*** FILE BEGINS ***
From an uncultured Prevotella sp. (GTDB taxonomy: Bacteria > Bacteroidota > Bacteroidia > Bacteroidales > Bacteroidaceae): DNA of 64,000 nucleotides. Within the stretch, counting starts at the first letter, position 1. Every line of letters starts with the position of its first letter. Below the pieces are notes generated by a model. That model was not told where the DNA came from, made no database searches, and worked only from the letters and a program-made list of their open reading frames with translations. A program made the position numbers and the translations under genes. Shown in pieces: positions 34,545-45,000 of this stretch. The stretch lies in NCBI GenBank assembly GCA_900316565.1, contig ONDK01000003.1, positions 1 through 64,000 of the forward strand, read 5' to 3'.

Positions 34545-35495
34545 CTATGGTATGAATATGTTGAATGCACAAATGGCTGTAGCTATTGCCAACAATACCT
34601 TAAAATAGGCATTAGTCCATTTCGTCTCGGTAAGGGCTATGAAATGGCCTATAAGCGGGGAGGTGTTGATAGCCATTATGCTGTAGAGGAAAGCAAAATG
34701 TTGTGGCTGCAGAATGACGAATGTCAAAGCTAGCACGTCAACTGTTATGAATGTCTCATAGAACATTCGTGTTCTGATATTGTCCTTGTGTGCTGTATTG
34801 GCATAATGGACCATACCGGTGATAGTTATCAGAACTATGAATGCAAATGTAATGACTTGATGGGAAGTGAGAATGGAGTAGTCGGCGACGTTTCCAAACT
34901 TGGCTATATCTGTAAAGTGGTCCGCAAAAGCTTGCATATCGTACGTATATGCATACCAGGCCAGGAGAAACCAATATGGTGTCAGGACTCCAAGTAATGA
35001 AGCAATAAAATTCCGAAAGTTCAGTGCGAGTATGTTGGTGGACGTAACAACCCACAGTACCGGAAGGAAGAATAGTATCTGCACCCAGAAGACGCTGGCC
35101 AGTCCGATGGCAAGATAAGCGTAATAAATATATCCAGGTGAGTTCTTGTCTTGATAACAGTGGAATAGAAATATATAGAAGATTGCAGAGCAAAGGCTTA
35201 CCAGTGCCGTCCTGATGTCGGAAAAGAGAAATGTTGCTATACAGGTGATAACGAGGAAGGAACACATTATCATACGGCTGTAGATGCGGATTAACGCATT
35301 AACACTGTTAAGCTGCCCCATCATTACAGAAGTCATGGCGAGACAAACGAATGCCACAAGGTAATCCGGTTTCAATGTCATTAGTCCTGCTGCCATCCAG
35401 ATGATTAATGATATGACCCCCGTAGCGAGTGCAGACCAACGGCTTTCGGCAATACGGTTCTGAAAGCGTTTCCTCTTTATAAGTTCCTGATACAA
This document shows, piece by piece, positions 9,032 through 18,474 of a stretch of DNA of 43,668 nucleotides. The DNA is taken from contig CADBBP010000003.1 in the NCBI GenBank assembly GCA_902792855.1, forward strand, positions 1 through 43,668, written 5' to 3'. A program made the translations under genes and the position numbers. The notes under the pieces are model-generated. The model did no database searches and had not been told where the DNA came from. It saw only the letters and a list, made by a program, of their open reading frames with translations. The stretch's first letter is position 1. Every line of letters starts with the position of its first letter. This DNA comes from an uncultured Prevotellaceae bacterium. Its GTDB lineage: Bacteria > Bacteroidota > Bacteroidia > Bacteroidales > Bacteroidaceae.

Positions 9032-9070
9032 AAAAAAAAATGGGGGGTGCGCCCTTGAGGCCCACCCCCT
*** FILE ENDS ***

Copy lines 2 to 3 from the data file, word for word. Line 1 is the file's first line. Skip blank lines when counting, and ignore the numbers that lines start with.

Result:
Positions 34545-35495
34545 CTATGGTATGAATATGTTGAATGCACAAATGGCTGTAGCTATTGCCAACAATACCT